Just as Santorum surged into final Republican debate before Super Tuesday, the culture wars reignited; set alight by Obama’s Catholic contraceptives clash, Charles Murray’s book-length jeremiad about lower-class immorality, the Susan G. Komen foundation, and the word “transvaginal.”
No more chatter about bond vigilantes, jobs, taxes, debt. Suddenly, everyone was talking about women’s bodies. It was, in other words, the perfect opening for Santorum.
Several moments from Wednesday’s Republican debate seemed to take place in that alternate Santorum-verse where nary a bra had ever been burned. There was even the question: “Which candidate believes in birth control, and if not, why?”
Some of the candidates interpreted this as a general license to score points with values voters. Gingrich asked why nobody in the media was talking about the real problem, which is that Obama supports infanticide.
Romney chipped in: “I don’t think we’ve seen in the history of this country the kind of attack on religious conscience, religious freedom, religious tolerance that we’ve seen under Barack Obama.” He was referring to, of course, how Obama tried to obtain health insurance that covered birth control for employees of the Catholic church.
Moderator John King tried to steer the debate back, reminding Santorum about his pledge to ring the alarm over “the dangers of contraception” (Santorum’s words).
But Santorum whiffed, muttering something about “children being raised by children, children being raised out of wedlock, and the impact on society economically, the impact on society with respect to drug use and all.”
Was he actually saying birth control creates drug addicts? This puzzled even Ron Paul. “I think the immorality creates the problem of wanting to use the pills,” he told Santorum. “So you don’t blame the pills.”
Cornered by a reporter after the debate, Santorum seemed reluctant to give his full account of how the nation has become a den of sin. Does he think people would have less sex if there were less contraception? “That … certainly was the case in the past,” he said, trailing off.
But it is pointless to try to understand Santorum by asking him about cause and effect or narrative. In his mind, the problems of contraception, single mothers, (and man-on-dog sex) shade into each other. They are all part of that “whole sexual libertine idea,” the moral curse crippling America’s fortunes and prosperity.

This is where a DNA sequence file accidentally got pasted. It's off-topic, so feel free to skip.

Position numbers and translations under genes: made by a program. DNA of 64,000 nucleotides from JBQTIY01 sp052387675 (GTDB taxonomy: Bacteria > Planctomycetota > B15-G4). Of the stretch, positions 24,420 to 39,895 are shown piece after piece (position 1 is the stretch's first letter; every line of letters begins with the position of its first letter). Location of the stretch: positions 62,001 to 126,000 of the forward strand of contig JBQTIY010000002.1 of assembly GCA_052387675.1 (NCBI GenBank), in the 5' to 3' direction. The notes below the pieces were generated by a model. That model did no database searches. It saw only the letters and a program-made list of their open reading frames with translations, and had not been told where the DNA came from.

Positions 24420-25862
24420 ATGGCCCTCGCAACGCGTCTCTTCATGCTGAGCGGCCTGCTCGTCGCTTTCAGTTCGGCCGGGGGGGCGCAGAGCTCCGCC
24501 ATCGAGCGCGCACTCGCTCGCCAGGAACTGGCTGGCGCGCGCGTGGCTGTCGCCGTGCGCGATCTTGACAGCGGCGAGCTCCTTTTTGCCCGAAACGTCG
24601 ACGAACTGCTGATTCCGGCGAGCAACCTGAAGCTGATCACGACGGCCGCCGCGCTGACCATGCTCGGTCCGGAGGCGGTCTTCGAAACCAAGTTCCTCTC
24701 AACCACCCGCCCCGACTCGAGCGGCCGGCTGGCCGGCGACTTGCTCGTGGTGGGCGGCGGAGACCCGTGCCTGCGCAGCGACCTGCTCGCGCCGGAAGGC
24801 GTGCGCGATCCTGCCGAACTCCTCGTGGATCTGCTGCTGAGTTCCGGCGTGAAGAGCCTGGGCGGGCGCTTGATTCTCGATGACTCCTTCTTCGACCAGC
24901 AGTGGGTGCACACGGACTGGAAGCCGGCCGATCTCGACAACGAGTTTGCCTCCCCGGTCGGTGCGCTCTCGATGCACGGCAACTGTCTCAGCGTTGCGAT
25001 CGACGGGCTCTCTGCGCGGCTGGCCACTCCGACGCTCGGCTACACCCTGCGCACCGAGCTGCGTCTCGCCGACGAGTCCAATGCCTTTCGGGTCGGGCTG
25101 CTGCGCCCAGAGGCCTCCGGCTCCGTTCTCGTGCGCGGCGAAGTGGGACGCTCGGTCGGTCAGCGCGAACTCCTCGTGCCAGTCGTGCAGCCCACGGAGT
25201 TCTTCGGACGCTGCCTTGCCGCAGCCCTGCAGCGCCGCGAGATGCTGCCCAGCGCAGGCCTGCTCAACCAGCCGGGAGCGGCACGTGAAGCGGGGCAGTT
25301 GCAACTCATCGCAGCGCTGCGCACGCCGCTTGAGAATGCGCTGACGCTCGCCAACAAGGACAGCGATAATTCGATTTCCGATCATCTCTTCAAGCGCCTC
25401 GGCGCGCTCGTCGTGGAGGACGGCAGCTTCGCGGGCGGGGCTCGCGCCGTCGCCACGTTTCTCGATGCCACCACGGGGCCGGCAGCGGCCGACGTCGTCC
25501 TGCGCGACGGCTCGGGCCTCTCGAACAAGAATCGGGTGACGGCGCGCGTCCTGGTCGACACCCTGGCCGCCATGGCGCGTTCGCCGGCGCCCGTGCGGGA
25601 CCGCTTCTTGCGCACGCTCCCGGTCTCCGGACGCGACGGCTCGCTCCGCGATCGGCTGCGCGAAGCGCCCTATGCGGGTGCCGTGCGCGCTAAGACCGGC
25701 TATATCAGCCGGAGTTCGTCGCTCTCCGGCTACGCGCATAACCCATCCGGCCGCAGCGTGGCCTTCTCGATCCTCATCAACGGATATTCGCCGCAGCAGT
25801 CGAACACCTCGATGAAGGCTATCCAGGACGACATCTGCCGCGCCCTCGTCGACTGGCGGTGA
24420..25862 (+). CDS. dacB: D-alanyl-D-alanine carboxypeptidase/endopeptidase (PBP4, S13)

Charles Murray’s Coming Apart: The State of White America, which Santorum invoked during Wednesday’s debate, props up this old conservative notion, which is that the poor are poor because they are morally bankrupt — because they live in sin, do not respect the basic unit of the family, and have babies out of wedlock.
The antidote to all this abstract moralizing is the very concrete example of how Kourtney Kardashian became an unwed mother.
Remember Kourtney? She’s the elder sister to Kim and Khloé, who starred in the reality TV spin-off, Kourtney and Khloé Take Miami. The finale of the first season covered her surprise pregnancy by her scummy sometimes boyfriend Scott Disick. (Kourtney of course is a believer in birth control; it’s just that sometimes she forgets to take it.)
The dilemma now is that Kourtney and the baby’s father Scott are separated. Furthermore, the entire Kardashian clan hates Scott, and for good reason. He’s immature and unreliable, cheats, and has alcohol problems. “Well, it’s not gonna be the worst thing if this is what it is,” he said to Kourtney about the pregnancy. These are not the words you want to hear from your baby daddy when you tell him you’re pregnant.
When Kourtney goes to the OB/GYN the next day, the doctor tells her “life is about choices.” She can have a safe abortion if she wants. But — and pro-lifers eat your hearts out here — she takes one glance at her baby’s beating heart on the ultrasound and falls in love. She’s going to keep it.
Yet, keeping the baby doesn’t mean marrying Scott. Indeed, over the next couple of months, Scott continues to make an ass of himself. In one episode, he stuffs a $100 bill into a butler’s mouth. Kourtney decides to keep Scott around, but he’s not husband material. Two years later, the two remain unmarried, even as Kourtney is expecting a second baby.
This has all been a long and rambling way of saying that Kourtney had options that she wouldn’t have had 50 years ago. Her family and the current culture is permissive enough that being a single mother is okay. She’s a businesswoman and doesn’t need Scott for a paycheck. So why marry?
This echoes what is happening across America. It echoes what working-class women in Lorain, Ohio told reporters from the New York Times. Among women under 30 in Lorain, nearly two-thirds of births happen out of wedlock. What those single parents have in common with Kourtney is that they find their baby daddies (or mommies) unweddable: too unreliable, or not fiscally dependable.
Of course in an ideal world Scott would be a prince and a gentleman; the fact that he isn’t and that Kourtney declined to tie the knot is less a sign of their eroding morals than of Kourtney’s insight that a marriage would benefit no one. The problem is not values. It’s Scott.
There are plenty of Scotts out there in America; Santorum is right that broken communities with broken values abetted the dysfunction. But so did the economic forces that keep the Scotts marginalized and underemployed. “Sexual libertine ideas” have little to do with it. Kourtneys just stopped wanting to marry Scotts.